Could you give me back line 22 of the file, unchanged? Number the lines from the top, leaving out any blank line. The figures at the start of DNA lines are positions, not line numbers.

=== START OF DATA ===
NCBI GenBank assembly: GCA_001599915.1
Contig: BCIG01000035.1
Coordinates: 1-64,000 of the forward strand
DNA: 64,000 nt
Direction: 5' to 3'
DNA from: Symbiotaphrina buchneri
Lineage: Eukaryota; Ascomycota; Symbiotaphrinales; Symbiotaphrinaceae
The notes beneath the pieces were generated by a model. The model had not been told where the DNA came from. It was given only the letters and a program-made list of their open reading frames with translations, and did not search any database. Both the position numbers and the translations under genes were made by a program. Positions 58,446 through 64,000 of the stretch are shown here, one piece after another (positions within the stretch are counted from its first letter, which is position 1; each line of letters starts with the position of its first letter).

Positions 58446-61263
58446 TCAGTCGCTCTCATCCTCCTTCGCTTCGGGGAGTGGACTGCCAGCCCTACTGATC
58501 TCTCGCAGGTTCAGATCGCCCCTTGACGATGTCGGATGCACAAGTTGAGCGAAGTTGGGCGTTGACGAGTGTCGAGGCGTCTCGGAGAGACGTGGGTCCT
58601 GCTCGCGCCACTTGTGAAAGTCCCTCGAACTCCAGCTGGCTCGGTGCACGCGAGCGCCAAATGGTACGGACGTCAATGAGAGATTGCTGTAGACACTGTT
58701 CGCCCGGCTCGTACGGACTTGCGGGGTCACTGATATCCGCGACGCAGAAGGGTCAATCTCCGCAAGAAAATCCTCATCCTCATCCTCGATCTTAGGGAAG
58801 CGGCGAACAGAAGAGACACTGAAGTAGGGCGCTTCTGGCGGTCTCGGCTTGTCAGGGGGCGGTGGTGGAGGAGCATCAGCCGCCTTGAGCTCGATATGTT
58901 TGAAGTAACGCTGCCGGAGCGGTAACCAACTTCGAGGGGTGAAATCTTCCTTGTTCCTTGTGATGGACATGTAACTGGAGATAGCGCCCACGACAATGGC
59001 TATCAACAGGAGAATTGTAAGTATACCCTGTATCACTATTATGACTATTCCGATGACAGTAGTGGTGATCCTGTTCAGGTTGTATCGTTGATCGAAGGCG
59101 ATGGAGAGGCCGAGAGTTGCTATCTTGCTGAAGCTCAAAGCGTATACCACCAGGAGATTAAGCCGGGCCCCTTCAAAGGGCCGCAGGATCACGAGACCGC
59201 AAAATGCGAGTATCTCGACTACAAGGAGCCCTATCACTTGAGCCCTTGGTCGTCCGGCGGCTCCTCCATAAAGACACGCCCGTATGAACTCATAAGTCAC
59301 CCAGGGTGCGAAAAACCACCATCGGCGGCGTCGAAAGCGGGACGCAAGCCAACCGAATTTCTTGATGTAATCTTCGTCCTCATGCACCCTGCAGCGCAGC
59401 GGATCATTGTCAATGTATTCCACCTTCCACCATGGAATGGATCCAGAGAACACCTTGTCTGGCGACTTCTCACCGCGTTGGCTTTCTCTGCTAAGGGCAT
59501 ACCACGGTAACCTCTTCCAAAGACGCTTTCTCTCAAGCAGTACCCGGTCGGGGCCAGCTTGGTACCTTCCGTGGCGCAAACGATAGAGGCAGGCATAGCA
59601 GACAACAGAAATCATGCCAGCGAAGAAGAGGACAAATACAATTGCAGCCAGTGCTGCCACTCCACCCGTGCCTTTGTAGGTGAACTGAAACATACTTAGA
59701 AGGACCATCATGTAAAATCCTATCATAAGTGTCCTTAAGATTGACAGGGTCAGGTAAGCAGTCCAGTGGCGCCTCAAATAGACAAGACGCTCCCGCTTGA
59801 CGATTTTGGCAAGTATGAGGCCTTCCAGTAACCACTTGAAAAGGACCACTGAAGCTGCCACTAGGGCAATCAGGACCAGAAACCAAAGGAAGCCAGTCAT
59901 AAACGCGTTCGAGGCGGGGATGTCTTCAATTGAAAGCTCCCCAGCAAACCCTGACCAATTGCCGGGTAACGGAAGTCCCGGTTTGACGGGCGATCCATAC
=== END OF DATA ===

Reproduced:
59601 GACAACAGAAATCATGCCAGCGAAGAAGAGGACAAATACAATTGCAGCCAGTGCTGCCACTCCACCCGTGCCTTTGTAGGTGAACTGAAACATACTTAGA